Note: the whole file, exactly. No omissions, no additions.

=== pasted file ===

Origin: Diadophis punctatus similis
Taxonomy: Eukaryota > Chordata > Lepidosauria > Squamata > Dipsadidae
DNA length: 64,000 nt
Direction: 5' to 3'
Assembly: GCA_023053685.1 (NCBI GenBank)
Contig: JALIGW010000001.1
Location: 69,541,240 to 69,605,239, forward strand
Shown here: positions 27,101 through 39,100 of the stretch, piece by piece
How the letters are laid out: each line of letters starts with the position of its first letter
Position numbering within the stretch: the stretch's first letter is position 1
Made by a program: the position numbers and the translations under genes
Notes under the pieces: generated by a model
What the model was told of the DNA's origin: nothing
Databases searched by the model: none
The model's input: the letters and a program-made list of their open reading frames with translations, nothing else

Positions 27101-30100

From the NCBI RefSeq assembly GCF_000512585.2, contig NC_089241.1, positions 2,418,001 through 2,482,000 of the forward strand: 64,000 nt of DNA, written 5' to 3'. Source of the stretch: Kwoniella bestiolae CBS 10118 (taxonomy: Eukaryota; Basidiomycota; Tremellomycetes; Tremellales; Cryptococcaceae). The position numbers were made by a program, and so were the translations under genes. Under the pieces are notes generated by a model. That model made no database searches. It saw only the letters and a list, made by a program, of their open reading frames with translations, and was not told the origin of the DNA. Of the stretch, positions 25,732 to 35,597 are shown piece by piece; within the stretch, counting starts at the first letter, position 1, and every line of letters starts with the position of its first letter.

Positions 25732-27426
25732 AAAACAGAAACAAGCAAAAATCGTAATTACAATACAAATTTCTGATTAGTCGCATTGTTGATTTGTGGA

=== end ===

Origin: Diadophis punctatus similis
Taxonomy: Eukaryota > Chordata > Lepidosauria > Squamata > Dipsadidae
DNA length: 64,000 nt
Direction: 5' to 3'
Assembly: GCA_023053685.1 (NCBI GenBank)
Contig: JALIGW010000001.1
Location: 69,541,240 to 69,605,239, forward strand
Shown here: positions 27,101 through 39,100 of the stretch, piece by piece
How the letters are laid out: each line of letters starts with the position of its first letter
Position numbering within the stretch: the stretch's first letter is position 1
Made by a program: the position numbers and the translations under genes
Notes under the pieces: generated by a model
What the model was told of the DNA's origin: nothing
Databases searched by the model: none
The model's input: the letters and a program-made list of their open reading frames with translations, nothing else

Positions 27101-30100

From the NCBI RefSeq assembly GCF_000512585.2, contig NC_089241.1, positions 2,418,001 through 2,482,000 of the forward strand: 64,000 nt of DNA, written 5' to 3'. Source of the stretch: Kwoniella bestiolae CBS 10118 (taxonomy: Eukaryota; Basidiomycota; Tremellomycetes; Tremellales; Cryptococcaceae). The position numbers were made by a program, and so were the translations under genes. Under the pieces are notes generated by a model. That model made no database searches. It saw only the letters and a list, made by a program, of their open reading frames with translations, and was not told the origin of the DNA. Of the stretch, positions 25,732 to 35,597 are shown piece by piece; within the stretch, counting starts at the first letter, position 1, and every line of letters starts with the position of its first letter.

Positions 25732-27426
25732 AAAACAGAAACAAGCAAAAATCGTAATTACAATACAAATTTCTGATTAGTCGCATTGTTGATTTGTGGA